It's been nearly a year since New York City instituted its bike share program, known as Citi Bike. Operated by Alta Bike Share, who also runs similar programs in Washington D.C., Boston and (of course) Chattanooga Tenn., the program appears to be quite the success. Uproar over lost parking has greatly diminished, and the bright blue bikes are everywhere. But, as always, there's always something: Namely, why isn't the program profitable?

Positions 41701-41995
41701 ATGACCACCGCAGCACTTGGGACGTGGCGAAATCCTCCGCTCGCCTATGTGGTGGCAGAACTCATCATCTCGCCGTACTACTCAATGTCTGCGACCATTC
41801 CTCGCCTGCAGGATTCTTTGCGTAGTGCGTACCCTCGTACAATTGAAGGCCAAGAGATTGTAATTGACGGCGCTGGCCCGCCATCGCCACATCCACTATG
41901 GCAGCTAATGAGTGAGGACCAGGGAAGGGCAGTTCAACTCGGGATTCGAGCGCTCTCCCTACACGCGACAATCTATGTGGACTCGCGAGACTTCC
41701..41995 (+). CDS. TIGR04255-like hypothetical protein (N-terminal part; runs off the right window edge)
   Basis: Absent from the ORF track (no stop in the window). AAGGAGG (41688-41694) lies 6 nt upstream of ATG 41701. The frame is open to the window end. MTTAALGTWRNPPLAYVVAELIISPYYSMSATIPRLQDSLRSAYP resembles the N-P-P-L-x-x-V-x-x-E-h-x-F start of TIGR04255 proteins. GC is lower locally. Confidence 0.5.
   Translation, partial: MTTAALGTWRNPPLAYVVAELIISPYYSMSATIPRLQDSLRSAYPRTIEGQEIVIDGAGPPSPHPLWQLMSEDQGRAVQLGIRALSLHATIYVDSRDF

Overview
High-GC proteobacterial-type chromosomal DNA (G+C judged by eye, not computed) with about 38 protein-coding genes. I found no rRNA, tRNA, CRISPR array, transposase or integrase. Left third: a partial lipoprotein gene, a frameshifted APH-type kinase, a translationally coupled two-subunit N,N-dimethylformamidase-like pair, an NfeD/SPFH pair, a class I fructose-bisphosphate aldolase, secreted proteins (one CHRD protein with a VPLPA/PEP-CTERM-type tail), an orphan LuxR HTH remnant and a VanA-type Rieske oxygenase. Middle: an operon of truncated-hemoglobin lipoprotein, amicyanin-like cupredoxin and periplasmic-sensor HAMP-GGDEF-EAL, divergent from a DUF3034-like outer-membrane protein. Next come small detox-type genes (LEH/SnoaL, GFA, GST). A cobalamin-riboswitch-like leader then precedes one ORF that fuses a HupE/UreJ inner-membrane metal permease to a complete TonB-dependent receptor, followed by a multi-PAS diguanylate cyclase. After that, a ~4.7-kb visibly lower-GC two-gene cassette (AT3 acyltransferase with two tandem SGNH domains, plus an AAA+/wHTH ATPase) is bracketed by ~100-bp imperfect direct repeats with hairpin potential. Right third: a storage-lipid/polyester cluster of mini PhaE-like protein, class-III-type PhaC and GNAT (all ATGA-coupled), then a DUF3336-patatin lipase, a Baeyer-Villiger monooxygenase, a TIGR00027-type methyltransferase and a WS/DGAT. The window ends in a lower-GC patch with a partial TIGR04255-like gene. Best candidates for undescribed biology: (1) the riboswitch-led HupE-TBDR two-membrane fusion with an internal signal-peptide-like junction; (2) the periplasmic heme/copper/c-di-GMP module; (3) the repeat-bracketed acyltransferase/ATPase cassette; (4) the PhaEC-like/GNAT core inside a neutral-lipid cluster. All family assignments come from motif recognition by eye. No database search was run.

Mostly we think this is the wrong question to be asking. If the program is popular, which it appears to be, and if it's good for the city and a majority of its residents, then figuring out ways to make up financial shortfalls should be the least of anyone's problems. But of course it isn't. So we're here to help. As spiring springs, here's 10 Ways Citi Bike Could Actually Make Money.
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